Making the right choices when it comes to colors, chart types, filters, and layouts are common considerations when discussing effective dashboard design. But there’s another aspect of designing dashboards that’s often overlooked: using labels and titles effectively. Poor choices in labeling can make an otherwise effective dashboard confusing or unclear. And while proper labeling may seem self-explanatory, some factors are often overlooked.
On the more obvious end, a happy medium needs to be struck regarding the size of text on your dashboard. Users should never be squinting or straining their eyes to read the labels, but at the same time, labels with unnecessarily large text can crowd out other dashboard elements and make the design cluttered. It’s also important to pick communicative labels for charts and axes. It’s often better to swap out a technically accurate label for a more colloquial one, such as replacing COUNT(customerID) with “number of customers”.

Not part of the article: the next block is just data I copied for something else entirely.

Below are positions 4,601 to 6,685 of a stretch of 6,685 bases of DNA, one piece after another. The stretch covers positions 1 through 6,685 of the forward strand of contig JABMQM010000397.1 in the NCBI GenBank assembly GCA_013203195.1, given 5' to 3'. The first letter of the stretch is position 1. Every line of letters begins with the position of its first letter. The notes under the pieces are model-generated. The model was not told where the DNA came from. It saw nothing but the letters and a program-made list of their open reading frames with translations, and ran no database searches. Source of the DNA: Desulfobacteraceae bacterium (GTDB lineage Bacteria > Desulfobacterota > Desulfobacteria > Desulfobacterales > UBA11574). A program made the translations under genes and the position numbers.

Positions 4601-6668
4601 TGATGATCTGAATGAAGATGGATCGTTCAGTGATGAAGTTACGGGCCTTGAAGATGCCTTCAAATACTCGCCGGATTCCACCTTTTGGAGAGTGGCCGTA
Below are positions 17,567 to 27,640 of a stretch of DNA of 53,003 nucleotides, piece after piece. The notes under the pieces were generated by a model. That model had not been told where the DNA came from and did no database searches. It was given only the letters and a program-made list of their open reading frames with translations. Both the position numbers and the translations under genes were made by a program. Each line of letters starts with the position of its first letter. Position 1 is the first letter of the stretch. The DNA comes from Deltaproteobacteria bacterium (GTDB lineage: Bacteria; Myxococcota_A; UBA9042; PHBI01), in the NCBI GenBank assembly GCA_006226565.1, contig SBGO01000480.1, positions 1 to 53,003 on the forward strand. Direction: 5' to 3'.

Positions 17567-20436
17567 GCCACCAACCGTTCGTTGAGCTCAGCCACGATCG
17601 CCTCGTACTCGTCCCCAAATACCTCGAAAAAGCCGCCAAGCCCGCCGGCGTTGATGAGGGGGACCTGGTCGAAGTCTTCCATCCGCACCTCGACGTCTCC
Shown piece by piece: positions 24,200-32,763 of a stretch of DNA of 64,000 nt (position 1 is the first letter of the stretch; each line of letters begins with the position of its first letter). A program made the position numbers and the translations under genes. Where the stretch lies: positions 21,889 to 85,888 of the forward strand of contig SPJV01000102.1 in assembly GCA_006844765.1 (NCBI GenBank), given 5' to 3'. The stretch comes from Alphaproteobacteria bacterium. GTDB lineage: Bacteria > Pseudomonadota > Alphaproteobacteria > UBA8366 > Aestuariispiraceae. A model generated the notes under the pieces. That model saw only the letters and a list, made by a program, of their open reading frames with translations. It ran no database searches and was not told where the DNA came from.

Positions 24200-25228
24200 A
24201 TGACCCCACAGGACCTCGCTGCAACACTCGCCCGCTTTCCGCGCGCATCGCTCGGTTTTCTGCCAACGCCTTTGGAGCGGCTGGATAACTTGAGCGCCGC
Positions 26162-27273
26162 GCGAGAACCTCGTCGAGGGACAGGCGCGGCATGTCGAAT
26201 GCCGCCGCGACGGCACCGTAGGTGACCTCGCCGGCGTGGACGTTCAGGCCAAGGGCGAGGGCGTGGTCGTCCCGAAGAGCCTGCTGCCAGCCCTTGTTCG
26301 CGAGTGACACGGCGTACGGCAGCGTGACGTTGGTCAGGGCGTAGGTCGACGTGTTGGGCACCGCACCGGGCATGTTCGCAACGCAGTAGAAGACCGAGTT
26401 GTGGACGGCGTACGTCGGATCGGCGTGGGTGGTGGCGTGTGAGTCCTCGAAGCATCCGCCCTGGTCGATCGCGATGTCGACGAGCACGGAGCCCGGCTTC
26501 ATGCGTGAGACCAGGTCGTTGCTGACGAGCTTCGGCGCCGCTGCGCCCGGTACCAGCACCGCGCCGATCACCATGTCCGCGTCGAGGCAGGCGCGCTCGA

As important as it is to choose clear labels, it is possible to overlabel a dashboard. The necessity of axis labels and of chart titles can be determined on a case by case basis. In some instances, a chart’s title will make axis labels unnecessary, and in other cases, axis labels will make a chart title unnecessary. These choices are about striking a balance between clarity and brevity.
The Sales Analysis data dashboard example pictured above illustrates this. In the “Return Reasons” chart, a user can guess by the title that the dates listed are order dates, hence an axis label is unnecessary. Likewise, in the “Product” chart, a viewer can guess that the numbers on the Y axis are sales revenues, given the overall theme of the surrounding dashboard.
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